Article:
The siren sits on the rocks and sings to passing ships. Sailors, intoxicated by her song, wreck their ships on the rocks and die. It’s a common narrative of feminine sexuality and power that ultimately teaches men to fear and suspect women of ill-intent. We see it in mythology, we see it in classic literature (think Lady Macbeth and Queen Gertrude), we see it in film (the femme fatale of every film noir ever made, the way the slut is always the first to die in any horror film, and you only survive at all if you’re a virgin). We experience it in our own lives, when a school girl is told to wear her skirt longer because the boys and male teachers can’t concentrate, or in the undeniable double-standard where women can’t simultaneously be sexual beings and romantic partner material.
We experience the fear of the siren call in how our culture responds to women’s activism. Just over a year ago an irresistible song rose up from Women In Theatre & Screen, and thousands of women have joined the chorus. From the first tentative strains, the fear of women and their power has inspired everything from gentle mansplaining how we really don’t understand our own oppression, to outright drunken vitriol. Our first great offence was holding a women-only forum. As I said in my “maiden” speech for WITS, despite common misconception, when women unite it is not all cauldrons and witchcraft and cursing men. Sometimes, indeed always when it comes to WITS, it is celebration, pro-activity, self-empowerment and self-advancement. It is creating new spaces for women, not thieving spaces from men.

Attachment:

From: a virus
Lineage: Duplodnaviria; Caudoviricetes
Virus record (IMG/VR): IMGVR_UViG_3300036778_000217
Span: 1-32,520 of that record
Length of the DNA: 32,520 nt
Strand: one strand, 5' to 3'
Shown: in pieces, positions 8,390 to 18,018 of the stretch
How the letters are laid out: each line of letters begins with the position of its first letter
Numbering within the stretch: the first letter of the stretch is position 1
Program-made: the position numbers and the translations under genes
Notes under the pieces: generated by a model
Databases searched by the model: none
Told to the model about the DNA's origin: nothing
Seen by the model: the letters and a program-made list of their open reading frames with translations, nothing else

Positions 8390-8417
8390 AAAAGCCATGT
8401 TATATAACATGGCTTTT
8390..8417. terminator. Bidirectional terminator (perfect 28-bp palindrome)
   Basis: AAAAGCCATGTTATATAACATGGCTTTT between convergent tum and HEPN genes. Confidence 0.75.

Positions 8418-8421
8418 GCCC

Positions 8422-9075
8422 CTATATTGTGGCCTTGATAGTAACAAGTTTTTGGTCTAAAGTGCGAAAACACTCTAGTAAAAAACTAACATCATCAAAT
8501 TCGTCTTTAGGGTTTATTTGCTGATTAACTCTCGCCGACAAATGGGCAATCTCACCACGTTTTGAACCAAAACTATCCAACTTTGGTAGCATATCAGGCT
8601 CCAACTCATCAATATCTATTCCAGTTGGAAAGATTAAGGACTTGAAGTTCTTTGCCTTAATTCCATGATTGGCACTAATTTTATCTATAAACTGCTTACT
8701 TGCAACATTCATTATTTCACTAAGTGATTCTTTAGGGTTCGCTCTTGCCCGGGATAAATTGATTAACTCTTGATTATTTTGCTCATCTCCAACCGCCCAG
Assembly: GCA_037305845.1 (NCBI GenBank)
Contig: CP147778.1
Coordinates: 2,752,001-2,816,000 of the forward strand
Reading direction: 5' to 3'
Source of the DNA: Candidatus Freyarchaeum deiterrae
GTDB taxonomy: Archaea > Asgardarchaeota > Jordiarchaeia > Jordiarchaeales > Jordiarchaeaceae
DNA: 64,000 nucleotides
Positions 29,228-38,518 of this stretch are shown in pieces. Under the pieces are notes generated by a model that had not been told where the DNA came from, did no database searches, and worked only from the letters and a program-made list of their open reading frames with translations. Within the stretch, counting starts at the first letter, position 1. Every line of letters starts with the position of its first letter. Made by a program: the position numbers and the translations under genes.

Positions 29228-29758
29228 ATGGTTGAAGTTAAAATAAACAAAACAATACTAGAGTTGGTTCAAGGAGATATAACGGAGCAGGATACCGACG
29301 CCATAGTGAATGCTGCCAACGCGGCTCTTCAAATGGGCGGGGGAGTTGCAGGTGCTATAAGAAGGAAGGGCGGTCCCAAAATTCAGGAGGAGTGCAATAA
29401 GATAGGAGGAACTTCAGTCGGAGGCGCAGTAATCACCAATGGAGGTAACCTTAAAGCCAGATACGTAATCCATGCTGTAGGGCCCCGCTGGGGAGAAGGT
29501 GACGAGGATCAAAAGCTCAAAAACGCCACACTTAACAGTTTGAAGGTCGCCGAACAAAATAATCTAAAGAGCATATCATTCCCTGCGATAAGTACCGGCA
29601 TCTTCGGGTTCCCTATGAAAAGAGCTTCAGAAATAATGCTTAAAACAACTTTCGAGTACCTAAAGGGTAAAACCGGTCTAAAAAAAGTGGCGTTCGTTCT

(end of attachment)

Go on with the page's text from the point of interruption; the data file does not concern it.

The fear of the siren is rooted in the misconception that honouring women’s power and creating space for women which, as over 50% of the population, is rightfully theirs anyway, necessarily means dis-empowering men and claiming their territory. The extraordinary success of Festival Fatale (consciously provocatively named!) under the consummate leadership of Lizzie Schebesta, which showcased so many diverse artists, including a few men, and engaged an even wider and more diverse audience, proves the point I made at the second WITS forum, that putting women front and centre does not mean robbing men of their opportunities. What it means is growing an audience by demonstrating their stories matter, and by extension growing the industry, and this is good for everyone.
Since those first forums, the blatant adversarialism has died down. I like to think that by creating opportunities for women that have in no way disadvantaged men, that by adding to the landscape, we’ve alleviated some of those fears. And to some extent, I think this is true. But the complacent non-effort of some cultural leaders, allowing their representation of women to diminish with their seasons for next year as WITS women Maryann Wright and Michela Carattini identified (shout out to the Darlinghurst Theatre Company who smashed gender parity outta the park with 60% women for next year!), tells us our adversaries are still out there, they’re just not singing their song as loudly anymore. I imagine they hope to fly under the radar. But the numbers speak for themselves.
WITS will keep singing its song. It is, like the siren, irresistible. It is sexy. It is powerful. It is magical. But it is not dangerous. The siren doesn’t want to destroy you – she just wants to share her music with you, because it is beautiful. Remember how the siren’s song drew you in, and how the power of that call is what terrified you in the first place? Let her sing on your stage and on your screen and imagine how she might entrance, inspire, and entice a new, engaged, hungry audience.